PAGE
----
Despite the tremendous technological capabilities in the data-driven marketing era, the dark truth is that analytics coming from most agencies sucks.
Clients are often forced to hire in-house or outsource to analytics specialists to get the data they need because agencies can’t provide it or would rather protect their own interests than be transparent about campaign results. This approach is short-sighted, bad for clients and terrible for the credibility of our industry in the long run.
Without agnostic analytics, marketing leadership doesn’t have the data needed to realize a fully optimized, holistic marketing strategy. They need to see the complete story in all its glory, the successes as well as the failures.
It’s understandable that agencies don’t want to admit shortcoming to clients; however, if nothing changes in the way we report and analyze data, nothing changes in campaign outcomes.
Well-rounded analytics are crucial to the success of marketing initiatives. Campaigns no longer live in silos, email impacts social, social impacts search, search impacts paid search and so on. The lines are blurred, the data is plentiful and an agency’s analytics are the key to unlocking the potential of all of it.
So, is your agency helping you get the most value from your data or does its analytics suck? Here’s what to look for.
You’re given little or no data to back up campaign results
Agencies with lackluster analytics will often present thin reports that are very brief and only report on vanity metrics like CPC or ROAS (gut check: Are these the metrics you’re asking them for?). Coincidentally, they are always excited to tell you how successful your campaigns have been.
An agency with great analytics shares robust reports that go beyond pretty metrics. They will provide clear insight into successes or failures and, most importantly, explain how those metrics relate to your bottom line.
Recommendations on strategy and execution are given without supporting data
No agency should make important strategic recommendations without supporting data. A confident agency turns to analytics reports to strengthen the case for the actions they recommend to your business.
If you ask for clarification on campaign goals and strategy, and their response is vague with little supporting data, it’s likely that your agency isn’t able to effectively analyze data in a way that benefits you.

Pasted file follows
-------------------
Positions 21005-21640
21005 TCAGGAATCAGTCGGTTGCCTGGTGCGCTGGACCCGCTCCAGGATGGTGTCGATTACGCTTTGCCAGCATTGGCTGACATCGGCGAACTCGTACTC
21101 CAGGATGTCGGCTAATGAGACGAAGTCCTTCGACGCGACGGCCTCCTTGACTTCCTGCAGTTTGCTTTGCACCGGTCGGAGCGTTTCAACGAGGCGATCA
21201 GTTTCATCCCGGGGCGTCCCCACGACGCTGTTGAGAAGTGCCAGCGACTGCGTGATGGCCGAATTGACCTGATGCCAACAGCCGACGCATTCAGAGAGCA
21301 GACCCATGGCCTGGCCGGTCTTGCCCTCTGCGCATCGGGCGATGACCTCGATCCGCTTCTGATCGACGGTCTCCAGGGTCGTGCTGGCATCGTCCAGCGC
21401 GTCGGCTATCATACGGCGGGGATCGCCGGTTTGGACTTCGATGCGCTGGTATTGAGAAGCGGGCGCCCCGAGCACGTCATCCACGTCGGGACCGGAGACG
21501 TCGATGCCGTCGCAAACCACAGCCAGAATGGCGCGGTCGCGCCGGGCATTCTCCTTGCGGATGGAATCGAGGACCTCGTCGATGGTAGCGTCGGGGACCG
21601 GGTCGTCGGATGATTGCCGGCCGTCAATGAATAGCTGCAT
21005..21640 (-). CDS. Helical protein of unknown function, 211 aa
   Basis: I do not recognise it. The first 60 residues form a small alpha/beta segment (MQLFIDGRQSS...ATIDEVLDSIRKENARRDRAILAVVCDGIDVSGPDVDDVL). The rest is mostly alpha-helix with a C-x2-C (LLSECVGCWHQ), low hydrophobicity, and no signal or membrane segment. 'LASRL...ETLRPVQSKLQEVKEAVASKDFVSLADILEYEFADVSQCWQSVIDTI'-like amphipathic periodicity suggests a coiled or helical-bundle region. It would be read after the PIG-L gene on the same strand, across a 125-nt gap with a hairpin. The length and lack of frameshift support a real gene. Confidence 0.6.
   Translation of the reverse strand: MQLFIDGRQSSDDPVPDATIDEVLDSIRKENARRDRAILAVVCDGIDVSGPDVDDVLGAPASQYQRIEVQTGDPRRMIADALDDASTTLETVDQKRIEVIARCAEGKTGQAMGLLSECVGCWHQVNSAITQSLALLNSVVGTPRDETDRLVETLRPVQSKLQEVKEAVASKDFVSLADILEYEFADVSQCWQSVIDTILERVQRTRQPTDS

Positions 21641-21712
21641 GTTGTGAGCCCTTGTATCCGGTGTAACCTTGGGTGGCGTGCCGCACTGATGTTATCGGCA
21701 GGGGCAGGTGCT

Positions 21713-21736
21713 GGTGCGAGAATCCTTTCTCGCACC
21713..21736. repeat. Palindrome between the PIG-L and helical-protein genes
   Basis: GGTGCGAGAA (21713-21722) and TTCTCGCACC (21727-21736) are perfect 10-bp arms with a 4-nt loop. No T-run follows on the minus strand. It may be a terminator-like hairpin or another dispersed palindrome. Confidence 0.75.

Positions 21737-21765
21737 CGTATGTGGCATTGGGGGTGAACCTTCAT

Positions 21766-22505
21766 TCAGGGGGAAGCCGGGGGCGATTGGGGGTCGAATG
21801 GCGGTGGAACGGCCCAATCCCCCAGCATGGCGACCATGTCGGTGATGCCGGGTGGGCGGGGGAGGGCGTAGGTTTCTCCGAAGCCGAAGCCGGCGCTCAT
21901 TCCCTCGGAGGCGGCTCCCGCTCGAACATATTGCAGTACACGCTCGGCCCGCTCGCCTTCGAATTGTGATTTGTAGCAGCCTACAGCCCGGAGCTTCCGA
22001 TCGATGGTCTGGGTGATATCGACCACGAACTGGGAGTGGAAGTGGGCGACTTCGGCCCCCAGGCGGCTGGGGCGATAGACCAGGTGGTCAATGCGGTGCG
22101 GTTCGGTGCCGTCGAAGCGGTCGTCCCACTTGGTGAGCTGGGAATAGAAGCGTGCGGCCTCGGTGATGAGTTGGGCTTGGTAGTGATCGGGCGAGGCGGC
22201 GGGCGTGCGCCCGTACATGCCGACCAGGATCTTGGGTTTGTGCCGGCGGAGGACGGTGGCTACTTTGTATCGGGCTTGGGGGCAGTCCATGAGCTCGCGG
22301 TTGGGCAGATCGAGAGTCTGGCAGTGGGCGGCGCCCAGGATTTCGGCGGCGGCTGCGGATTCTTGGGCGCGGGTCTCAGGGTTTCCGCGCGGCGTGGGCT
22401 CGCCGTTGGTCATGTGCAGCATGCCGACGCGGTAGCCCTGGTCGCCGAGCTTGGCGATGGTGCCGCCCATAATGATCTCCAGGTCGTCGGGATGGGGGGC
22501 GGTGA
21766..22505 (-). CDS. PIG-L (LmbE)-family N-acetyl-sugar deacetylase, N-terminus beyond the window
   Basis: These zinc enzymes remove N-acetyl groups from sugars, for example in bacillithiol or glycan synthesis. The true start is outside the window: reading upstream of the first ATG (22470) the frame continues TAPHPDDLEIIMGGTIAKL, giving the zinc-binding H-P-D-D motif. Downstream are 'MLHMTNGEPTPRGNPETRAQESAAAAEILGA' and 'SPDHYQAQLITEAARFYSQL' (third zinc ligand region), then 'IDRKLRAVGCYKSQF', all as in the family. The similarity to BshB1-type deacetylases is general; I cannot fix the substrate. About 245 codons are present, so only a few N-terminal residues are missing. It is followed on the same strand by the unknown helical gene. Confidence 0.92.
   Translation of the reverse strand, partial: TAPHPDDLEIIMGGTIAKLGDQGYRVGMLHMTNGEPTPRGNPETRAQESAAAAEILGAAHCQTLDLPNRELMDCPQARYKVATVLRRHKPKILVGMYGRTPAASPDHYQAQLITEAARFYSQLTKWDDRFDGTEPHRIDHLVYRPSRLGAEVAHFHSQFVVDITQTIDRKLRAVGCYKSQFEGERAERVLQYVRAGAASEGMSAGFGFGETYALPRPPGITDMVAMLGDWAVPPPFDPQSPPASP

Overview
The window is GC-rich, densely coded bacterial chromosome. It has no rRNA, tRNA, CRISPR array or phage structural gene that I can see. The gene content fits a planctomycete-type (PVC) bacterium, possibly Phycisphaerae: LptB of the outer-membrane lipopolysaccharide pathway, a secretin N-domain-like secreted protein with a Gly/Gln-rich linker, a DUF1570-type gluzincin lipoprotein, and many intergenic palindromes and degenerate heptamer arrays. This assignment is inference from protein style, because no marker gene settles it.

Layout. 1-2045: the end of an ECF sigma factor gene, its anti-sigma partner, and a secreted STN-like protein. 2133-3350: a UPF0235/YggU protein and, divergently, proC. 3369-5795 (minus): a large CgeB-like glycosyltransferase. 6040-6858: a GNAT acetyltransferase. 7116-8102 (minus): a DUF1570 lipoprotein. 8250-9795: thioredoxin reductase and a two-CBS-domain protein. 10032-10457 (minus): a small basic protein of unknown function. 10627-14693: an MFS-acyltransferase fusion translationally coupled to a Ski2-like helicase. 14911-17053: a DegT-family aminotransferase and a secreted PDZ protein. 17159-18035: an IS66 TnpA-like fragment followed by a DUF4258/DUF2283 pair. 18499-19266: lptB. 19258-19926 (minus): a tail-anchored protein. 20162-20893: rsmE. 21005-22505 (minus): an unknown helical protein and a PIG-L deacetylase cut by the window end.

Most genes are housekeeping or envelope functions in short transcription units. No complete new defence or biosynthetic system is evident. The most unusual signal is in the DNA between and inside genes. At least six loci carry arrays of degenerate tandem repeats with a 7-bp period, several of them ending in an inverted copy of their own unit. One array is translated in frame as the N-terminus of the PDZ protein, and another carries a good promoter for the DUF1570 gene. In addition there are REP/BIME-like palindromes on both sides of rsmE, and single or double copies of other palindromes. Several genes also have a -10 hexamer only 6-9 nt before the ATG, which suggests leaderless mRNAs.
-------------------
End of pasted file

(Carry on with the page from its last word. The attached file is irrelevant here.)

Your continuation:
The analytics appear too sophisticated or too rudimentary
Overly sophisticated or rudimentary analytics cause you to miss out on the value of a client-centered approach. Some agencies try to impress clients with a lot of analytics to mask their limited usefulness. The data needs of a small business are specific to small-business operations, just as the needs of an enterprise business are more enterprise-wide.
Your agency should be having a conversation with you about the metrics most important to you, and they should be pushing into your business, trying to use those metrics, not just the marketing-based standbys (CPC, ROAS, etc.).
They pitch their proprietary technology as the only key to success
Using proprietary technology doesn’t necessarily mean your agency’s analytics suck, but if you ever decide to leave the agency, losing all your data will suck.
If an agency requires that you use their proprietary technology, be diligent in protecting your data. Find out who has ownership rights to the data and what happens to it if you leave the agency.
If you want better data, take off your rose-colored glasses.
So, after reading this, you’ve decided you’re going to ask for better data from your agency, right? That’s great! Just remember, they have not been entirely transparent for a reason; no agency wants to expose “failures.”
If you want agnostic analytics, you have to give your agency permission to miss the mark occasionally. If they come to the table with less-than-awesome campaign results, but they have data to show why it failed and how they’re going to improve, that can be positive momentum and a sign of an agency with some solid analytics. And if they can’t? Well, it’s a pretty good indication that their analytics suck.